Merlefest, The Assembly, the aftermath (part 1)

I'm back! Temporarily, to tie a few loose ends

I put this newsletter on hiatus in part to allow time to research, report, and write a major feature story for The Assembly about Merlefest, one of the happiest places on Earth (and less expensive to visit than any Disney resort!).

The story was published Oct. 24. I’m very happy with it. A link is here. You may get to read it for free, or you may be asked to subscribe first. I heartily suggest paying at least $3 to get a month of this wonderful publication. Maybe I can drum up some business for the owner, Kyle Villemain!

Travis Dove’s photography and Taylor Le’s design are stunning. Hope you enjoy all of it.

Kyle commissioned a story of maybe 3,500-4,000 words. I sent him twice that much material. A lot had to go, and it was easier for Kyle and his editors to cut whole sections rather than moderately trim everything.

A handful of sources who were very generous with their time and who provided essential information didn’t appear in the story. I want to make that right, at least as much as I can.

I’m going to publish what didn’t make the final cut here, in a series of newsletters. They’ll all be available to share widely. I hope to have the remaining entries out by mid-November. Look for them in your email boxes, and share, share, share!

Meantime, Kyle did a little Q&A with me to follow up the story. He added it to his twice weekly newsletter. The text is below. Enjoy!

Last Sunday, we published Rick Henderson's examination of Merlefest, the sprawling music festival in Wilkesboro, North Carolina. We had a lot of folks share and chime in. Merlefest clearly means a lot to many people. So, on a relatively quiet Halloween, we're taking another break from politics and talking again with Rick about the behind-the-scenes of his reporting and the community he found at Merlefest. 

"Playing Above Its Weight"
Merlefest, a famous and eclectic music festival in Wilkes County, is one of the area's few institutions that has stood the test of time and lifted up its community. Its future success will depend on keeping the evolving and sprawling festival young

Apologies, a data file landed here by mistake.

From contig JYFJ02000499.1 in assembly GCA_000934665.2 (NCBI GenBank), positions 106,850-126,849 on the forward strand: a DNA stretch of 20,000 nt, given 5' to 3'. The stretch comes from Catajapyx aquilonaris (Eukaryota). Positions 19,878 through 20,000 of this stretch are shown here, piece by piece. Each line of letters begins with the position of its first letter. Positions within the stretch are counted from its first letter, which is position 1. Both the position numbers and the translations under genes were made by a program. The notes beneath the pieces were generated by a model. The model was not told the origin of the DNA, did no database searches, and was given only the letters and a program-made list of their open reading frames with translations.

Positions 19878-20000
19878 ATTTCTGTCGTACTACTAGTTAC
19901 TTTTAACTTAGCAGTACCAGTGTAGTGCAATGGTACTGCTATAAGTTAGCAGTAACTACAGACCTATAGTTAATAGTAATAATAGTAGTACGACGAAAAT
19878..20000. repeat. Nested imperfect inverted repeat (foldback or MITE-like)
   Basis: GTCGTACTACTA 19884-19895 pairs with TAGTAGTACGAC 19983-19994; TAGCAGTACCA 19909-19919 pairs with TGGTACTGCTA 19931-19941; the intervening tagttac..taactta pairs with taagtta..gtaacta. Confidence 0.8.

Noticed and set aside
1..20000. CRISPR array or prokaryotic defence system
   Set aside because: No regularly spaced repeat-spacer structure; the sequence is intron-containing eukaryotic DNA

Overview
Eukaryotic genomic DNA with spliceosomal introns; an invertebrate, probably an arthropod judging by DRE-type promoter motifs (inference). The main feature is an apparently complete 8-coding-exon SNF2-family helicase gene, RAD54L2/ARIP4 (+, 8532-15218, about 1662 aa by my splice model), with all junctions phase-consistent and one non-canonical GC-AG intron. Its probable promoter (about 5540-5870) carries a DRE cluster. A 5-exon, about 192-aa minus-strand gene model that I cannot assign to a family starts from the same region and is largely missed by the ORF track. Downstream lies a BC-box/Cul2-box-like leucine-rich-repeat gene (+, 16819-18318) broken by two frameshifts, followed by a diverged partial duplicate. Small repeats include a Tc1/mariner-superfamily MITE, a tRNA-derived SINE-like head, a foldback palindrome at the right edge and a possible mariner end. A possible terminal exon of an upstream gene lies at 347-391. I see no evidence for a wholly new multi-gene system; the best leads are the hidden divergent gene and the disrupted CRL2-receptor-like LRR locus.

Q&A with Rick Henderson

The Assembly: Your story for us started at Sewerfest, a niche pocket of Merlefest. How'd you find it?

Henderson: I had heard about Sewerfest since the first time I attended Merlefest, in 2007. But I'd never imagined how large and well-organized the place is. I knew photographer Travis Dove and I had to spend some time there.

Some of the Sewerfest regulars never go to the main music festival. They hang out at the campground and jam and visit with their friends. The space can handle up to 3,000 people, or about as many people as live in Wilkesboro year-round. It's remarkable.

The Assembly: There's a tension in your piece between a more purist, narrow version of Merlefest and a bigger tent version. The latter seem to be winning.

Henderson: Yes, it's a big tent, but the festival never has neglected its roots. Doc Watson's repertoire included a century's worth of American music, encompassing gospel, country, show tunes, rockabilly, Motown, and even progressive rock. He recorded a cover of the Moody Blues' "Nights in White Satin." It's hard to find any variety of folk or popular music he didn't play.

It's also the case that Merlefest is, and always was meant to be, a fundraiser for Wilkes Community College. The folks there need to sell tickets, so they want to attract headliners who have appeal outside a hardcore folk or bluegrass audience.

The blend of big-ticket performers and lesser-known acts playing the same weekend can lead to some delightful, unexpected collaborations.

The Waybacks have performed a classic rock album, start to finish, Saturday afternoon, for the past 15 years. The "Hillside Album Hour" draws an overflow crowd to its stage. Sam Bush joins the Waybacks every year. Elvis Costello, Emmylou Harris, John Oates, Joan Osborne, Tommy Emmanuel, and Susan Tedeschi are a few of the people who've sat in for at least one song during one of the sets.